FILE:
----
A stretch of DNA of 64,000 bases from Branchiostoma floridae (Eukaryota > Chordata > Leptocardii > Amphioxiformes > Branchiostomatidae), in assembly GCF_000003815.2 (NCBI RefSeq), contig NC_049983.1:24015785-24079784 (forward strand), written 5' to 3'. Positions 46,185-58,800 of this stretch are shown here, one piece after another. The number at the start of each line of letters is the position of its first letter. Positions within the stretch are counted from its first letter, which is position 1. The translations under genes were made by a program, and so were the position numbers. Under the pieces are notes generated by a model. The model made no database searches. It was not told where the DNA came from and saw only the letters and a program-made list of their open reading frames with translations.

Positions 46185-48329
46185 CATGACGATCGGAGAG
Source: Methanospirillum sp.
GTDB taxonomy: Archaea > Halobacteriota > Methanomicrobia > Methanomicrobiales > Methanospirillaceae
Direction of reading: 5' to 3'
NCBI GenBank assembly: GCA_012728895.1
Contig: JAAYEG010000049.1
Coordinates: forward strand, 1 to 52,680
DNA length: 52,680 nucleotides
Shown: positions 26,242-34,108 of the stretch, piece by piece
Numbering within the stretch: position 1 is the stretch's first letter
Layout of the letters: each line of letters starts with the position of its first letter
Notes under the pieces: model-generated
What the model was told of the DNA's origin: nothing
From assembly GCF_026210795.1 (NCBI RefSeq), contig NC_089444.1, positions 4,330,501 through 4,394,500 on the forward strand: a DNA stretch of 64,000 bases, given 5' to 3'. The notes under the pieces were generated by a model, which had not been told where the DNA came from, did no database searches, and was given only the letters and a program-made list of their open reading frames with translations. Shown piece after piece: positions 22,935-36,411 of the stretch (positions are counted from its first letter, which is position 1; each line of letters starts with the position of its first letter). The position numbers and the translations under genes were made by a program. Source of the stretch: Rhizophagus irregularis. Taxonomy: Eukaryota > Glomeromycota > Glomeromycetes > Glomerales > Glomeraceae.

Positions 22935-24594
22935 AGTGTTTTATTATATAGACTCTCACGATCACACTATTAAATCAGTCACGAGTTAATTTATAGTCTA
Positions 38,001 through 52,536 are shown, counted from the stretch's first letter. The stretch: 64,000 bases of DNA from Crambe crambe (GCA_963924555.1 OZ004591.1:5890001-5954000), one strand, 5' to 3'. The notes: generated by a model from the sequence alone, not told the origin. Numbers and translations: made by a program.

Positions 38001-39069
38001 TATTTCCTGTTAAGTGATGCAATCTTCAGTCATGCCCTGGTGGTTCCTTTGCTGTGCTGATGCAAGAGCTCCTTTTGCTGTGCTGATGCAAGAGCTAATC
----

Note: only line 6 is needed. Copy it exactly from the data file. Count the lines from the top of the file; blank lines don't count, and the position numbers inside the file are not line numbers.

Direction of reading: 5' to 3'